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een births in the US plunged by 9 percent from 2013 to 2014, hitting a record low, the National Center for Health Statistics reported Wednesday. The one-year drop builds on a long trend: Since 1991, teen births have fallen by 61 percent.

“It’s a true national success story on an issue that many once considered intractable and unsolvable,” said Bill Albert of the National Campaign to Prevent Teen and Unplanned Pregnancy.

Progress in cutting down teen pregnancy “has been both wide and deep — significant declines in all 50 states, and among all racial and ethnic groups,” Alpert said. “If there has been more progress on a challenging social issue, I don’t know what it is.”

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In 2014, there were 24.2 births per 1,000 girls aged 15 to 19.

Alpert offered a few reasons for the drop: Lots more teens are using long-lasting forms of birth control, such as IUDs and contraceptive implants. The federal government has invested in sex-ed classes. Peer influence may be discouraging teens from pregnancy.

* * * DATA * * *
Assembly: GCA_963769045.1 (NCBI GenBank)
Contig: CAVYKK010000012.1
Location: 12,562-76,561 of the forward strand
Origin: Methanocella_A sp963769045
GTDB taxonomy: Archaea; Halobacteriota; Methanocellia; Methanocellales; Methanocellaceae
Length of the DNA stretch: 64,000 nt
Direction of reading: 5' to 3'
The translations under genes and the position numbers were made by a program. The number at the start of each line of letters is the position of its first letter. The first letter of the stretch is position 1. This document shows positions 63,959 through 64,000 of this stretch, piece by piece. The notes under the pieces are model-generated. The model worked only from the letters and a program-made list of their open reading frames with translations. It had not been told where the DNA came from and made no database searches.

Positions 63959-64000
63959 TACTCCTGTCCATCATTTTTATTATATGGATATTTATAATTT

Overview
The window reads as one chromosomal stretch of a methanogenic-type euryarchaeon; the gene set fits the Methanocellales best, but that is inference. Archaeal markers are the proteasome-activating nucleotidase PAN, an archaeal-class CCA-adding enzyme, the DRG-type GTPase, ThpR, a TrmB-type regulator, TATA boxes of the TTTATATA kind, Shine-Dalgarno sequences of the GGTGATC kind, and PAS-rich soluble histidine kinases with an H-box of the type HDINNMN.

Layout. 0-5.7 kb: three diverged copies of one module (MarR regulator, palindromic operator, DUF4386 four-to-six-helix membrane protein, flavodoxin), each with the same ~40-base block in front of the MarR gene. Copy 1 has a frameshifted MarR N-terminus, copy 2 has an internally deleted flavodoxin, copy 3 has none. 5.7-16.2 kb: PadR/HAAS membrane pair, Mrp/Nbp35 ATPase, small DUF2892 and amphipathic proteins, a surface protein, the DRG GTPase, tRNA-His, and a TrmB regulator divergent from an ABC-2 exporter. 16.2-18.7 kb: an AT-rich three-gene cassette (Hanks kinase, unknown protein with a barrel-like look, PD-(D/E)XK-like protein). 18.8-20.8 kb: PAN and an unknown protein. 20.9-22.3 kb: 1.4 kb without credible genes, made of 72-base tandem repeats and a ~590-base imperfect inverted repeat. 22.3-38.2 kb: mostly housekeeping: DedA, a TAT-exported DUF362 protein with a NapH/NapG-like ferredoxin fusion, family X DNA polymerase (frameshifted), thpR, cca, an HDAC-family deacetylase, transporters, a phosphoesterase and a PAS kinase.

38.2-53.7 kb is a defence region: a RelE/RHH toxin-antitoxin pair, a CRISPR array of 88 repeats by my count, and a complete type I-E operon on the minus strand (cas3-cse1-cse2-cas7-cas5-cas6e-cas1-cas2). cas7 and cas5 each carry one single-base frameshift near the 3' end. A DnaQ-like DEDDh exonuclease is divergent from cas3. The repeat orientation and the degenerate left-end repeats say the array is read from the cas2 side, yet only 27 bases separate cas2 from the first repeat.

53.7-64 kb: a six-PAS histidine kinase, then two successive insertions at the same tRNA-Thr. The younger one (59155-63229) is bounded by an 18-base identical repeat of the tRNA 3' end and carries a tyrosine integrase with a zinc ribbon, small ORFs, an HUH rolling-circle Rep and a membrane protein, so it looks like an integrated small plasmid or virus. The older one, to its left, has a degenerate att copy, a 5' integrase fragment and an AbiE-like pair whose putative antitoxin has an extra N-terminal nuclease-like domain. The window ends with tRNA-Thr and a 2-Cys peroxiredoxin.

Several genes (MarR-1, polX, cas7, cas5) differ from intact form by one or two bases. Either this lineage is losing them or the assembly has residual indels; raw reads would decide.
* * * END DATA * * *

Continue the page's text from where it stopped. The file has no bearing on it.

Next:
Even MTV shows might have helped: The channel’s two reality TV shows about teen pregnancy have had a sobering effect, Alpert said. (A study last year backed him up: It found that teens went online to look up and tweet about birth control after watching “16 and Pregnant” and concluded that the show drove a drop in teen pregnancies.)

The report also offered a flurry of other facts on fertility in the US. Among the highlights:

• C-section rates fell slightly to 32.2 percent of all US births in 2014. That’s still way higher than experts recommend.

• After declining for six years, the fertility rate rose slightly in 2014. “You might think of it as the impact of the economy,” said lead author Brady Hamilton, a statistician at NCHS. During the recession, women appeared to be postponing births, he said.

• The birth rate for women aged 40 to 44 edged up 2 percent, continuing a trend that’s lasted three decades. The birth rate for women over 45 was unchanged.

• Twin births inched up slightly, hitting an all-time high, while the rate of triplets and higher multiple births dropped. The rise in births to older mothers might explain part of the shift: Women in their 30s are more likely to have twins, noted co-author Michelle Osterman, also an NCHS statistician. In addition, she said, due to limits on the number of embryos implanted via in vitro fertilization, “births that might have been a triplet birth 10 years ago are now a twin birth.”

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